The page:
This section is adapted from “Science literacy: concepts, contexts, and consequences” published by National Academies of Sciences, Engineering, and Medicine (Committee on Science Literacy and Public Perception of Science et al., 2016) with our additional opinions and experience.
The term “science literacy” is defined in various ways and its meaning has been evolving. However, there are seven aspects of science literacy commonly shared in numerous definitions. The list includes:
Foundational literacies: Numeracy, textual literacy, visual literacy, and understand of graphs and charts
Content knowledge: Understanding a set of scientific terms, concepts, and facts, which consist of scientific developments, text book principles in K-12 education, and topics analysed in the news.
Understanding of scientific practices: Understanding how scientists do science
Identifying and judging appropriate scientific expertise: Making judgement about the expertise of scientists, and role and weight of their publicatio
Epistemic knowledge: Understanding of claims made by science are supported by procedures of science, allowing people to explain why we can believe scientific results
Cultural understanding of science: Acknowledging the relationship of science and society, and science and humanity
Dispositions and habits of mind: Curiosity, opened-mindedness and a commitment to evidence
When one can understand and be able to apply these seven aspects in everyday life at his or her appropriate level, he or she can be considered as science literacy. The evaluation of science literacy is not going to be mentioned in this article, reader can research further in the referred document. Instead, we focus on how science literacy is essential to anyone through four rationales: the economic rationale, the personal rationale, the democratic rationale, and the cultural rationale.
The economic rationale illustrates the relation between science literacy and economies. The research shows that scientifically and technologically accomplished workforce is necessary to advance economies. Numerous jobs, which are not science or technology related, require scientific knowledge nowadays, like nursing, construction, nutrition, food industry. In Vietnam, we have abundant natural resources, a science literate population will be able to exploit those resource more effectively and sustainably.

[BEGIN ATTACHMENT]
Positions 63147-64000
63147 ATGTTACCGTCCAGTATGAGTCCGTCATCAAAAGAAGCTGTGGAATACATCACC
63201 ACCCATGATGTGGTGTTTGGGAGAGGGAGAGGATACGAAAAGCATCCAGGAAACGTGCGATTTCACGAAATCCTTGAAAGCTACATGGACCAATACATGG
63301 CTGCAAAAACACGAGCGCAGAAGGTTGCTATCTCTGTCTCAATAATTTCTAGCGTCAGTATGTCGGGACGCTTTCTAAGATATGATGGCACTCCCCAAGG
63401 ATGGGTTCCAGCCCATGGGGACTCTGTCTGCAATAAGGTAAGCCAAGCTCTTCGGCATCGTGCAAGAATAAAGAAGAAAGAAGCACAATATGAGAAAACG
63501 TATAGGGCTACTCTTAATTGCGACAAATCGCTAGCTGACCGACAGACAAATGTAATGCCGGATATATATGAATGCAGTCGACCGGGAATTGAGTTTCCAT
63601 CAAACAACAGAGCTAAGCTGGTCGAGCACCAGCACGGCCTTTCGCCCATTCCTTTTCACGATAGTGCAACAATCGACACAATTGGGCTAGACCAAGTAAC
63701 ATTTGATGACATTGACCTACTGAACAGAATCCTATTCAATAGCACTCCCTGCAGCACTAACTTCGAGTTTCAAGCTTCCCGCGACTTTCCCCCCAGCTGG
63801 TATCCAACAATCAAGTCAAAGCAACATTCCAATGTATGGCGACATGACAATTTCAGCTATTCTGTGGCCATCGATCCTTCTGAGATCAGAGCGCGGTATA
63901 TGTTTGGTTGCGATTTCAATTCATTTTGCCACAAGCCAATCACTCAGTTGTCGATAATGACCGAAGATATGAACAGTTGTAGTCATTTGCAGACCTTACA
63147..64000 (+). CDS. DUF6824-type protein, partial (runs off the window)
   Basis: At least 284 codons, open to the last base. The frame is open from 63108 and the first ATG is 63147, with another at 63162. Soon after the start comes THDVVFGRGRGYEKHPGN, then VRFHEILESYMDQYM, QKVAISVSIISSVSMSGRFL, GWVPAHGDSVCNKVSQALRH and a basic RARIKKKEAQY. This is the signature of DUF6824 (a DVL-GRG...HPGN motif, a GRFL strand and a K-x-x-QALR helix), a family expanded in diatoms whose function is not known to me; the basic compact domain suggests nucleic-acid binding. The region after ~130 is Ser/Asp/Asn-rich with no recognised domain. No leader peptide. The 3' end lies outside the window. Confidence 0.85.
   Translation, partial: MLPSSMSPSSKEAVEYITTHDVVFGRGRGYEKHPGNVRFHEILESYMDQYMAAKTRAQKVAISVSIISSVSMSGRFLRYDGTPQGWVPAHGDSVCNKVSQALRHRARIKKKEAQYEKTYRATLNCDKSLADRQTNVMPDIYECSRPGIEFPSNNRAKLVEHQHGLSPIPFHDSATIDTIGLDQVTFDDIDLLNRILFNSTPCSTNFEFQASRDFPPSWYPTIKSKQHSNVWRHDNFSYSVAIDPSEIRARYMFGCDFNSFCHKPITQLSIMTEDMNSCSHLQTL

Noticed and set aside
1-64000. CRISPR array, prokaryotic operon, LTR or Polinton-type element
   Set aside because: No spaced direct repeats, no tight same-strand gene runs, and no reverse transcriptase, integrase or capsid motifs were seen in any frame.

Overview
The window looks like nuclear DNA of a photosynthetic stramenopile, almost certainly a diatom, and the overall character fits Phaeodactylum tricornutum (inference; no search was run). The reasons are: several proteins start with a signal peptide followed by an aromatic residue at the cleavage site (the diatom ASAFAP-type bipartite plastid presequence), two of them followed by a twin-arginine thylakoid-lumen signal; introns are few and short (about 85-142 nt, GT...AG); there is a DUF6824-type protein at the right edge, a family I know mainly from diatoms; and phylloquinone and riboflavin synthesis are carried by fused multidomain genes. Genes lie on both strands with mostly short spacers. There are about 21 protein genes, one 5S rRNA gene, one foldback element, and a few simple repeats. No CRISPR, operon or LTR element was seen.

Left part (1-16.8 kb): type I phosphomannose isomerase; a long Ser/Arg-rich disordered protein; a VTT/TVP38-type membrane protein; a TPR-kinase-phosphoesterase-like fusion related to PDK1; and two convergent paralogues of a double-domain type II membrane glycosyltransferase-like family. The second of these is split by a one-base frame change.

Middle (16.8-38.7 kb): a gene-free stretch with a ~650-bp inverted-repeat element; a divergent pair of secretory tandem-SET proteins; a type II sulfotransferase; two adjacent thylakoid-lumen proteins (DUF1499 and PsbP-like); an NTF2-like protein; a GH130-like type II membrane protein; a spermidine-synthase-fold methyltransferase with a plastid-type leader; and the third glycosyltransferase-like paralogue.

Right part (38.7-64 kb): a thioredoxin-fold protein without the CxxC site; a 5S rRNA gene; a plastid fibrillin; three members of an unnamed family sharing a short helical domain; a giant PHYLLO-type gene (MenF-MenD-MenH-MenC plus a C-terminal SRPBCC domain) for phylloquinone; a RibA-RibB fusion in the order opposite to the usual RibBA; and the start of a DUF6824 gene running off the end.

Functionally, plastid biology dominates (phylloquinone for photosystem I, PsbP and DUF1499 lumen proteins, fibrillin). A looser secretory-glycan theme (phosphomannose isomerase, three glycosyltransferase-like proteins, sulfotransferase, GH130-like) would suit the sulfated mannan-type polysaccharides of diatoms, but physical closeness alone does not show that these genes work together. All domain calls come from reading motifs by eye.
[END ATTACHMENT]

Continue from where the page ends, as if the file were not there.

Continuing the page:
The personal rationale argues that successfully dealing with many problems in personal lives and communities requires science literacy. We are facing a variety of decisions, like those about physical and mental health, material and energy consumption. If we understand the science behind those things, we will make more reasonable decisions, leading to healthier and richer lives.
The democratic rationale centre point is that citizens participate in civic decision making around vital challenges, such as major humanity problem like disease and climate change. Only science literate population is able to prepared for these essential choices.
The cultural rationale considers cultural aspect of science literacy. Science plays an important role in culture because it offers great insight about the world. Our view of the world is transformed dramatically compared to the past. For example, the Earth was once considered as a centre of the universe, where day and night is caused by a rotating sun.
This section has reviewed the science literacy, one ultimate goal of science education by defining aspects of science literacy and describing how important science literacy is from different perspectives. Before moving to our greatest goal of promoting science education for primary schoolers, building a solid foundation on understanding science education is indispensable to educators, school leaders, policy makers.